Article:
One time in grad school for dramatic writing, a teacher tore into me and called the play I was working on “sophomoric” and “juvenile.” Classmates called me afterwards to console me, and though I’m pretty much over it, sometimes I look back at that moment and wonder if she was right. In all of my efforts to be taken seriously, perhaps I was at my best when I made the Janet Jackson Breast Cupcake? Or Condoleeza Rice Pudding with Berries of Mass Destruction?
Take, for example, the dinner I had last week with friends in Brooklyn. I couldn’t get over the fact that two of the friends I was eating with were named Cara and Dara and we were eating at a restaurant called La Vara. Cara and Dara at La Vara. I told everyone I knew; I Tweeted about it. I told the waitress and the chef. At a certain point, you’d think I would’ve gotten over it, but no sirree. I find the title of this post endlessly amusing. In fact, I could just end it here but then you wouldn’t get to see the absolutely amazing food that we ate.
Wandering around Williamsburg last week, my nose (or “schnozz,” if you prefer) led me down a street to a place that looked like a warehouse. The warehouse was actually home to Mast Brothers chocolate, one of the most revered chocolate companies in the country. You may recognize their chocolate bars as the ones with wrapping so pretty, you want to wallpaper your house with them. Also their bars are the ones so expensive, you won’t be able to put your children through college if you buy one. Turns out all their chocolate is made right here in this spot where I was standing. Naturally, I went inside.
The first time that I went to Roberta’s in Bushwick it was in the middle of winter and they seated us next to a swinging door which produced an arctic blast anytime a server or a customer swung it open. We sat in our winter coats, shivering, and huddling around a heater in between courses. It was a memorable, if not quite ideal, dining experience.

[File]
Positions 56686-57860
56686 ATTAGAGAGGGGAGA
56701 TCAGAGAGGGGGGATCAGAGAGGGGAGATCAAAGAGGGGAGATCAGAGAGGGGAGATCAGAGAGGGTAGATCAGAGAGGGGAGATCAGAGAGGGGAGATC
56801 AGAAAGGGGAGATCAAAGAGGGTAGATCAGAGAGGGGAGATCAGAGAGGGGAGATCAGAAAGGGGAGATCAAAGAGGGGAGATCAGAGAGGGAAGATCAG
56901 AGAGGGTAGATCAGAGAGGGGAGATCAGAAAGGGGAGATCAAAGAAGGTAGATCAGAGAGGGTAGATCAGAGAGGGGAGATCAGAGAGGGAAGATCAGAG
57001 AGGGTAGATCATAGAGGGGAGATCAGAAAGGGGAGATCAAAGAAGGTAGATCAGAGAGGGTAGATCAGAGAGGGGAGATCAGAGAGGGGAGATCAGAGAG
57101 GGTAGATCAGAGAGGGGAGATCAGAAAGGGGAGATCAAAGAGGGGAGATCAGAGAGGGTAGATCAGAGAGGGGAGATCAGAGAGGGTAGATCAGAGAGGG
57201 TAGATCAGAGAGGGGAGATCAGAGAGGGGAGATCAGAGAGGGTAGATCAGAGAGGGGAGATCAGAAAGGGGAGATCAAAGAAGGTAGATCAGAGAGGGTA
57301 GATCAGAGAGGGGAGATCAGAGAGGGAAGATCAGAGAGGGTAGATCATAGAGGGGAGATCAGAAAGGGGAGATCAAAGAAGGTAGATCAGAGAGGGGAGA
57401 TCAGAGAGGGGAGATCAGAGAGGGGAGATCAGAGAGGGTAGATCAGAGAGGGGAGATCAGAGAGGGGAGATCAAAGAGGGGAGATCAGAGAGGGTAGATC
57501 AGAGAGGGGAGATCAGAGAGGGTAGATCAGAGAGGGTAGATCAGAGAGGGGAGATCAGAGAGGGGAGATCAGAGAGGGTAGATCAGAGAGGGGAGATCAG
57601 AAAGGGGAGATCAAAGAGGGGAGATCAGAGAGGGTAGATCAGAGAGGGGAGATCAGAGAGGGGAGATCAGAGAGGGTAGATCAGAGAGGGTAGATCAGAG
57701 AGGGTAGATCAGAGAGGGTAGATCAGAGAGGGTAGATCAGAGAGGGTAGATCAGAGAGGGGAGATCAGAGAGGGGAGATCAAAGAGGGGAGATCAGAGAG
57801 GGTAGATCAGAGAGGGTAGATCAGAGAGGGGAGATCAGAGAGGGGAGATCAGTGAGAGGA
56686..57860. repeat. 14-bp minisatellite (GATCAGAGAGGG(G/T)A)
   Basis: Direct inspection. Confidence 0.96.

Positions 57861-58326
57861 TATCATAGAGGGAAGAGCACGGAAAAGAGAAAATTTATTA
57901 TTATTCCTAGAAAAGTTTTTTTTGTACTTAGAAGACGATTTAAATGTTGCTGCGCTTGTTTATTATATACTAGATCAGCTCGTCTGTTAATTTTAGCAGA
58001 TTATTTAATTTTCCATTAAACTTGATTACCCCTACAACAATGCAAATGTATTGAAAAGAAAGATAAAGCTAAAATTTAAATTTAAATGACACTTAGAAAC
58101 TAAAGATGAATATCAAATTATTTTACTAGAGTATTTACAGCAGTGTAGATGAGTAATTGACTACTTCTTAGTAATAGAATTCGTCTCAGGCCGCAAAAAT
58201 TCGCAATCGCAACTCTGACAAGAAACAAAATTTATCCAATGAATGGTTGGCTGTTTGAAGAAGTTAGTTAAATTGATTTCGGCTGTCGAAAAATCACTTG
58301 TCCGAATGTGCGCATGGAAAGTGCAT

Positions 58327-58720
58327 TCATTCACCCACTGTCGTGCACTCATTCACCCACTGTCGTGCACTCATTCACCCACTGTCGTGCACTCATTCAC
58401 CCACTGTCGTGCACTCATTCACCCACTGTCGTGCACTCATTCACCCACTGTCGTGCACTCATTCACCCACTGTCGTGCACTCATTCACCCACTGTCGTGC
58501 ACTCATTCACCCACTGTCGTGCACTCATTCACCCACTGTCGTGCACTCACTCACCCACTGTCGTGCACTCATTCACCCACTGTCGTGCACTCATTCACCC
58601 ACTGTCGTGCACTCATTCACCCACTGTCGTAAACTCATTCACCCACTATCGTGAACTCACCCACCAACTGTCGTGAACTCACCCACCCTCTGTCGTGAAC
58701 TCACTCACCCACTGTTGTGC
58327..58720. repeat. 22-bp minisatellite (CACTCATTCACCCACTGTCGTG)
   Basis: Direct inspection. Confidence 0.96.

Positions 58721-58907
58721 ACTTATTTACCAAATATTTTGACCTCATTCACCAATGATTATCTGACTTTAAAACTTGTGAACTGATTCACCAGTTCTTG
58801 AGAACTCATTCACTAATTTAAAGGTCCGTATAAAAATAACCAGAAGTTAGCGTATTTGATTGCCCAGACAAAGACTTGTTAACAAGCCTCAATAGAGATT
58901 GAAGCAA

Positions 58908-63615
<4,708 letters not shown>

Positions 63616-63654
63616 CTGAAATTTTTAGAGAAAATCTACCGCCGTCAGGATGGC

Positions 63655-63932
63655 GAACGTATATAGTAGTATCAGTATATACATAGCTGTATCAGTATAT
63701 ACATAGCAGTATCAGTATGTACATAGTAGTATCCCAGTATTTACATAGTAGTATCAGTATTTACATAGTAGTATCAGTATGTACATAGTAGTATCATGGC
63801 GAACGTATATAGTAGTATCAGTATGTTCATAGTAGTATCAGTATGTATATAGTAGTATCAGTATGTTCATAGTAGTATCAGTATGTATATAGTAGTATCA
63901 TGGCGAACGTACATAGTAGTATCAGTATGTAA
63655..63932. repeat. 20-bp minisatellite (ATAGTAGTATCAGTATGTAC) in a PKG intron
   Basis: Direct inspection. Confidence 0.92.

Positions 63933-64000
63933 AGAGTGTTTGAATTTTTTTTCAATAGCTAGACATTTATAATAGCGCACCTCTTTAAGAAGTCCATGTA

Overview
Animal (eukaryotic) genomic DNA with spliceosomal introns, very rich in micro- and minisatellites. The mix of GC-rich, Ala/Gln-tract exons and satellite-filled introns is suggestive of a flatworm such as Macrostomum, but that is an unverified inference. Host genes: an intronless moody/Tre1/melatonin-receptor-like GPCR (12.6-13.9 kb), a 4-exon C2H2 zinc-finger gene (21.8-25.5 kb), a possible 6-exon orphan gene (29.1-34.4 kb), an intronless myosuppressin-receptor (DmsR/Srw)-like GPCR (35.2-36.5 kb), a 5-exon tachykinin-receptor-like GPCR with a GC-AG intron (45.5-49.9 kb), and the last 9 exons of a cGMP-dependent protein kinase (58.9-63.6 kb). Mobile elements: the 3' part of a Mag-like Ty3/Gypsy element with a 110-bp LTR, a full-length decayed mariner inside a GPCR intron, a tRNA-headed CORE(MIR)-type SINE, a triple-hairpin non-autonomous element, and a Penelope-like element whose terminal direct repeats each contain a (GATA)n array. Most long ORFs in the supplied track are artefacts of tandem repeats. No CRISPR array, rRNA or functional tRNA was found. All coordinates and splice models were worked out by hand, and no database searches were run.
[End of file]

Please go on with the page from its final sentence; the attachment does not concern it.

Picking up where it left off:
Things were warmer and better at Roberta’s last week, when I ate lunch there before appearing on Michael Harlan Turkell’s Heritage Radio Network show, “The Food Seen” (which is recorded on the Roberta’s complex).
It’s impossible to write about Williamsburg without using the word “hipster.” I’ll do my best.
On Saturday, I joined my friends Patty and Lauren and their gorgeous new baby Audra for a trip to the land of the bespeckled and heavily tattooed to consume hand-crafted foods along the water. This event, known as Smorgasburg, was something that just started as I left for L.A. last year. It’s got a lot to recommend it: fall weather, beautiful views, and some of the best food you can eat outside of a restaurant in New York.
Last week I decided to take a field trip to Williamsburg.
While working on my book, I did take a weekly sojourn to Park Slope, my old stomping grounds, to grab sushi at Taro and to do work at Gorilla, but I did that because it was comfortable and familiar (and I think Taro has the best, most reasonably priced sushi lunch deal in New York); I also like working at Gorilla, it’s a nice change of pace from my daily West Village routine. But Williamsburg? Williamsburg I know very little about.
It took two trains to meet my friend Cole for lunch in Williamsburg–a D to Grand Street and then a J to Marcy Ave.–and for some, that might be a long way to go for a lunch time meal. Not me: especially when that lunch time meal is comprised of fried chicken and pie.
The Brooklyn question is a question that still permeates my life, even after living here for three years. Usually, it’s the worst in winter when our heat goes out and getting into the city is a nightmare; that’s when I begin my ritual rant about “looking on Craigslist for Manhattan apartments when our lease is up in the fall.”
But then Spring comes and I fall in love with Brooklyn all over again. Walking down Union Street, here in Park Slope, on a beautiful Spring day towards Prospect Park, I wonder why in the world I’d ever want to leave this. Here’s all the charm of a small neighborhood and it’s just one bridge away from the world’s greatest city. Who would ever want to leave?
Here’s some unsolicited advice, reader: if you want to enjoy a nice dinner out, don’t plan it. I think the unhappiest experiences people have eating out are cases where it’s overplanned–the expectations are so high that something’s bound to disappoint. But when you wander out of your apartment, as Craig and I did last week to enjoy the nice weather, and you stumble upon the well-regarded Park Slope restaurant Applewood on 7th Ave. and 11th Street, you’d do well to embrace this as an opportunity for a positive dining experience.